English is language of opportunity
hfsclpp at gmail.com
Mon Jan 21 14:21:06 UTC 2008
Article published Jan 20, 2008
Charles Davenport Jr.: English is language of opportunity
"There is no better tool with which to equip immigrants to the United
States than English. English-language proficiency remains the most
practical and indispensable skill for newcomers, and it is the
government's best tool to promote social harmony and cohesion."
-- Washington Times editorial board, Oct. 8, 2007
The Equal Employment Opportunity Commission differs with not only the
editors of The Washington Times, but also with the 80 percent of
Americans who believe English should be our official language. The
EEOC, an agency of the federal government, filed a lawsuit last year
against the Salvation Army in Framingham, Mass., which fired two
employees who refused to speak English on the job. The aggrieved
workers, Dolores Escobor and Maria del Carmen Perdomo, were given a
year to comply with the Salvation Army's English-only policy but
refused to do so. The immigration status of Escobor and Perdomo is
Here we have a microcosm of the national debate on immigration, which
is playing a significant role in presidential politics. The lawsuit
illustrates the consequences of decades of failed immigration policy,
open borders and a reckless abandonment of the assimilation ethic. On
immigration, the Bush administration and its allies in Congress have
failed the American people in spectacular fashion.
The EEOC is using taxpayer money -- your money and mine -- to sue,
possibly on behalf of two illegal aliens, a private, faith-based
agency that has relieved the suffering of millions worldwide. The
alleged "wall of separation" between church and state is easily
scalable when it suits the purposes of civil rights activists and
liberal do-gooders, who, in this instance, condone the government's
bullying of a poverty-relief organization. In the enlightened
progressive mind, political correctness trumps the needs of poor
The EEOC's lawsuit claims that the Salvation Army's English-only
policy has caused Escobor and Perdomo "emotional pain, humiliation and
embarrassment." But, was the source of emotional pain the
aforementioned policy or the workers' refusal to comply?
Clearly, the latter. In fact, according to a study by Educational
Testing Services, immigrants fluent in English make about $40,700 a
year; newcomers who do not speak English make approximately $16,300.
English has been called "the language of opportunity" for good reason.
Learning to speak English is economically beneficial to immigrants,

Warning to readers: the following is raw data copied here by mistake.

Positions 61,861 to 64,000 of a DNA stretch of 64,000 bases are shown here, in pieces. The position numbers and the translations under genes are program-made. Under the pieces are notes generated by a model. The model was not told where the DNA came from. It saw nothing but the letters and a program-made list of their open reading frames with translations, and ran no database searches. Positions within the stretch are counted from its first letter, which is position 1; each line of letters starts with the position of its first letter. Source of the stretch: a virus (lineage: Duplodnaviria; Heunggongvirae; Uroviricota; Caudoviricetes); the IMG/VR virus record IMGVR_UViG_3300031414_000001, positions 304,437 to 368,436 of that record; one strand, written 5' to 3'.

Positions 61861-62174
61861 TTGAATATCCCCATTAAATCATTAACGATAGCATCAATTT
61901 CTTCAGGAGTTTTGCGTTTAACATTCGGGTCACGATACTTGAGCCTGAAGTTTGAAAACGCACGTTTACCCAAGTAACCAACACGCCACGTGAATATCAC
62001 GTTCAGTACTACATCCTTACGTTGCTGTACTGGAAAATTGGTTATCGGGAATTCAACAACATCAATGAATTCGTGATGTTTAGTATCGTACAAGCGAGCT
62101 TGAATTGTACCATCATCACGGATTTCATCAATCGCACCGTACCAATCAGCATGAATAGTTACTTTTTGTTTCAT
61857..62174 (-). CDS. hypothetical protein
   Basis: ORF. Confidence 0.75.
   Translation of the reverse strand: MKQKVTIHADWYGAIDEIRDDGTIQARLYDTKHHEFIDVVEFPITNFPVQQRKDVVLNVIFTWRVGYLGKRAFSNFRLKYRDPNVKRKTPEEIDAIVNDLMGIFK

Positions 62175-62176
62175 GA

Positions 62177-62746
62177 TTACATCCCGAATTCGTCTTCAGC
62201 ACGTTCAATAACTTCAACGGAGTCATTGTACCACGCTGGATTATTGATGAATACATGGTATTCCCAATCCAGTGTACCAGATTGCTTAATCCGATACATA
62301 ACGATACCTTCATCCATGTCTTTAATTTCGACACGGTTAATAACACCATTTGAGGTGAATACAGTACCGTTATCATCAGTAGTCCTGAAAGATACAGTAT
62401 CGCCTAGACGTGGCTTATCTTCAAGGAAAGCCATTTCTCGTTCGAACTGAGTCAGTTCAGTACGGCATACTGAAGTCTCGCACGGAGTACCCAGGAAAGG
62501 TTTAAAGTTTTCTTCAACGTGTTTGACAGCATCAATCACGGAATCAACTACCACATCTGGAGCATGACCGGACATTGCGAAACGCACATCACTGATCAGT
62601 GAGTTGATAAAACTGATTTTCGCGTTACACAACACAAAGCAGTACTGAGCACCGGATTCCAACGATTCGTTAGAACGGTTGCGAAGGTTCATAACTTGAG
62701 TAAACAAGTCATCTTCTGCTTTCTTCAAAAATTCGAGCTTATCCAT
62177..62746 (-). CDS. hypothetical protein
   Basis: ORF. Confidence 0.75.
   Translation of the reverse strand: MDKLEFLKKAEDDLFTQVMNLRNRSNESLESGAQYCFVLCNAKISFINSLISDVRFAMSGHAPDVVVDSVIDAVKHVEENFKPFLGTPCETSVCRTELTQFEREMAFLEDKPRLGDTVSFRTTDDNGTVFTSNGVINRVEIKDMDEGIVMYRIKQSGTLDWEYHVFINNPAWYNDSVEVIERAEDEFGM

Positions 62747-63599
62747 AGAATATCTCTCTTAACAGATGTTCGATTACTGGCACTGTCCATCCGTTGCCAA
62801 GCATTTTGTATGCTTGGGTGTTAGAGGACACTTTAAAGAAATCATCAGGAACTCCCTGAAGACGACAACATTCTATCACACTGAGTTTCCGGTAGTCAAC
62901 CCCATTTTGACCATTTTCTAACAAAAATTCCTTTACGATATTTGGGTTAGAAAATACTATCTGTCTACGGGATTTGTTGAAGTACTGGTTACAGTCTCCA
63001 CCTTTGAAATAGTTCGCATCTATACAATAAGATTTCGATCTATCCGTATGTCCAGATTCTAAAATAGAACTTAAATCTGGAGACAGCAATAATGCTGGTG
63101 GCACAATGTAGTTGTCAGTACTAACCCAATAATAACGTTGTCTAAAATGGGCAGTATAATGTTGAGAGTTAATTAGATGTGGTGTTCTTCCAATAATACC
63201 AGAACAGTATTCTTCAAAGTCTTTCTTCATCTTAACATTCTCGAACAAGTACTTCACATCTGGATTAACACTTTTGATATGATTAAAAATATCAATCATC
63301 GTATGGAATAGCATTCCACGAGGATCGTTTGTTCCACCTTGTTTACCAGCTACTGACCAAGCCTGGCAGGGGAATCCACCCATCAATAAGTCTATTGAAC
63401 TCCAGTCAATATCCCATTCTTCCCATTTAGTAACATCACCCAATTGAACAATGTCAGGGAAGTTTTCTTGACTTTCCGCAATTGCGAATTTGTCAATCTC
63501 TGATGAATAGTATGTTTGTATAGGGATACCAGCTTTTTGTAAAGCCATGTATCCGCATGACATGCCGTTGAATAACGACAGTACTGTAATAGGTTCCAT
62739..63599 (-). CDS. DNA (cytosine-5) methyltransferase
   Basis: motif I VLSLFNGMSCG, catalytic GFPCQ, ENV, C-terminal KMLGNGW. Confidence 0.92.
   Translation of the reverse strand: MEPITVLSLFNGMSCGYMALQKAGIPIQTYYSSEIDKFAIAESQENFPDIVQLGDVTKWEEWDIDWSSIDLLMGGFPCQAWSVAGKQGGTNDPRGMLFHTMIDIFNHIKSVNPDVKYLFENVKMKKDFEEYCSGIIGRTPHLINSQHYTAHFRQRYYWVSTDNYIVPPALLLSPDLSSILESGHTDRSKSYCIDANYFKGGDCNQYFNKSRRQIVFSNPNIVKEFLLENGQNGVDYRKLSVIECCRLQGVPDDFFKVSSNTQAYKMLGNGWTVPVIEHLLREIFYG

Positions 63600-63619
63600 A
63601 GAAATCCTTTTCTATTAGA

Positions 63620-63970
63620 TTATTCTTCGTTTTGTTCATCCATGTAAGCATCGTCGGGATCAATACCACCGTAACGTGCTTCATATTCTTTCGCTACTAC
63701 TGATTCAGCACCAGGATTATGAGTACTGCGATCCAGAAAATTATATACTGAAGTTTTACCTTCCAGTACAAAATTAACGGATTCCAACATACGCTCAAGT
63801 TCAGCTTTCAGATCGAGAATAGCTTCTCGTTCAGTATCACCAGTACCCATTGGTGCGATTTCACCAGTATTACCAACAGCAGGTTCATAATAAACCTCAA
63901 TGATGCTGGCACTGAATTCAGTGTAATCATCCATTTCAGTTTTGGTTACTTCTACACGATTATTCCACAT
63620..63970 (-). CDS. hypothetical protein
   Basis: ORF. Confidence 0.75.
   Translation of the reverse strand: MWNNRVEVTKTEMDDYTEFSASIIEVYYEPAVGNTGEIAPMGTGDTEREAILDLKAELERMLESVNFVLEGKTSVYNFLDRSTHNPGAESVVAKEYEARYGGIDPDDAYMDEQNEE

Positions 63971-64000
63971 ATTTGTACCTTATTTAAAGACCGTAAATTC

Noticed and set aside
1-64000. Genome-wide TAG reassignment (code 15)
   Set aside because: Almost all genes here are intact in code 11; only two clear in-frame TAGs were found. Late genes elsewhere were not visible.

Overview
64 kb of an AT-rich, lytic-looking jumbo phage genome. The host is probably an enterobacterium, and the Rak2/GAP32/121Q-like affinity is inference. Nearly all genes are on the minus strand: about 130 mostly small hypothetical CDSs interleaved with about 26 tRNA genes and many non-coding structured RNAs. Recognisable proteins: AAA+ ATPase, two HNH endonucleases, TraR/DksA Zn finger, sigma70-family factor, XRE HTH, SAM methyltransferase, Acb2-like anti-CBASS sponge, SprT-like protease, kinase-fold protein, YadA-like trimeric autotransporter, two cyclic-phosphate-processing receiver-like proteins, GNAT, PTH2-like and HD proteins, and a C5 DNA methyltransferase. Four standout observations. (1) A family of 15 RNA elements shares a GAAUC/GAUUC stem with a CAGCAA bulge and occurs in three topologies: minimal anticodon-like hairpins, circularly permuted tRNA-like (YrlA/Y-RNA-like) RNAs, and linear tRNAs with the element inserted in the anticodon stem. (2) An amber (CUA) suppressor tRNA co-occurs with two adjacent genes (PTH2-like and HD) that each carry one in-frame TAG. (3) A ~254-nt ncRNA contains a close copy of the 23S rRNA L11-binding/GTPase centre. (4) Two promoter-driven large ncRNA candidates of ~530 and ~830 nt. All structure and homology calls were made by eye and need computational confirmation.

but equally important, it is also a show of good faith to the
native-born -- an indication that the newcomer is interested in
becoming "Americanized," in acknowledging both the rights and
responsibilities of citizenship.
Unfortunately, the number of people in the United States who do not
speak English at all has soared -- from 1.22 million in 1980 to 3.37
million in 2000. That figure has almost certainly increased in the
last few years, as immigration has continued unabated while our
devotion to diversity has lowered our expectations of newcomers.
Complicating matters is the fact that Mexican immigrants, of which the
recent wave has been disproportionately comprised, are slower to learn
English and assimilate than are immigrants of most other
nationalities. Contrary to the assertions of many pro-immigration
activists, there is nothing insensitive or mean-spirited about
expecting newcomers to assimilate. Last month on this page, Robert
Seltzer of the San Antonio Express-News opined that "the Pat Buchanans
and Tom Tancredos of the world cling to the notion that immigrants
refuse to assimilate" in part, because "it is easier to demonize a
group than it is to understand them."
That Mexican immigrants are slower to assimilate is not a "notion" but
a demonstrable fact. They learn English and naturalize (become
citizens) at dramatically lower rates than do newcomers of virtually
any other nationality. John J. Miller's "The Unmaking of Americans"
provides ample evidence of this as does Peter Brimelow's classic
"Alien Nation." The "notion" Seltzer ridicules is also verified by
current statistics from the Center for Immigration Studies
(www.cis.org). Like most Americans, Buchanan and Tancredo understand
the recent wave of immigration -- and its consequences -- quite well.
In the current (December/January) issue of The American Spectator,
Myron Magnet writes about a change of heart on mass immigration (from
pro to con) at City Journal, the publication he used to edit, because
of recent trends. The reporters Magnet sent into a heavily Hispanic
neighborhood in Manhattan to research the "magic Americanizing
machine" returned with dreadful news, economic and cultural, familiar
to most of us. Among the many grim findings was the fact that teachers
were instructing immigrants in Spanish so they would not "lose their
cultural heritage." On the other hand, English is part of the cultural
heritage of the native-born, and there is nothing xenophobic or racist
about preventing its dilution.
Charles Davenport Jr. (www.cdavenportjr.com) (daisha99 at msn.com) is a
freelance columnist who appears alternate Sundays in the News &
Copyright (c) 2008 The News & Record and Landmark Communications, Inc.
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